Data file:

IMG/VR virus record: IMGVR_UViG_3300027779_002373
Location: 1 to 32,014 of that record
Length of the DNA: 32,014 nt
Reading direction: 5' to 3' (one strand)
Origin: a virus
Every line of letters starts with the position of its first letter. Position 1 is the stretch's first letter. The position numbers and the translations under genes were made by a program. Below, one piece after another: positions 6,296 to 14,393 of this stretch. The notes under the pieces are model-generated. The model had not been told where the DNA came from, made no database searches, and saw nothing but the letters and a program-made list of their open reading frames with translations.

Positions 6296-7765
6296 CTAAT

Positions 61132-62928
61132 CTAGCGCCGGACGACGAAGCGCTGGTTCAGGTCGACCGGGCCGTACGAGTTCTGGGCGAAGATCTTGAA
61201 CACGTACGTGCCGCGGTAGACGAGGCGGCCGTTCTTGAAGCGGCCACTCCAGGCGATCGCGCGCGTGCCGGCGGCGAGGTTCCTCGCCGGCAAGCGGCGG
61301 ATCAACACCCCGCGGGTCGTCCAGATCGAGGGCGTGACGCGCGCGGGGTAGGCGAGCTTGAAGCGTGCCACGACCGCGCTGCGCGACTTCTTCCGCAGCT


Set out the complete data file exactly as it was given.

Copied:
IMG/VR virus record: IMGVR_UViG_3300027779_002373
Location: 1 to 32,014 of that record
Length of the DNA: 32,014 nt
Reading direction: 5' to 3' (one strand)
Origin: a virus
Every line of letters starts with the position of its first letter. Position 1 is the stretch's first letter. The position numbers and the translations under genes were made by a program. Below, one piece after another: positions 6,296 to 14,393 of this stretch. The notes under the pieces are model-generated. The model had not been told where the DNA came from, made no database searches, and saw nothing but the letters and a program-made list of their open reading frames with translations.

Positions 6296-7765
6296 CTAAT

Positions 61132-62928
61132 CTAGCGCCGGACGACGAAGCGCTGGTTCAGGTCGACCGGGCCGTACGAGTTCTGGGCGAAGATCTTGAA
61201 CACGTACGTGCCGCGGTAGACGAGGCGGCCGTTCTTGAAGCGGCCACTCCAGGCGATCGCGCGCGTGCCGGCGGCGAGGTTCCTCGCCGGCAAGCGGCGG
61301 ATCAACACCCCGCGGGTCGTCCAGATCGAGGGCGTGACGCGCGCGGGGTAGGCGAGCTTGAAGCGTGCCACGACCGCGCTGCGCGACTTCTTCCGCAGCT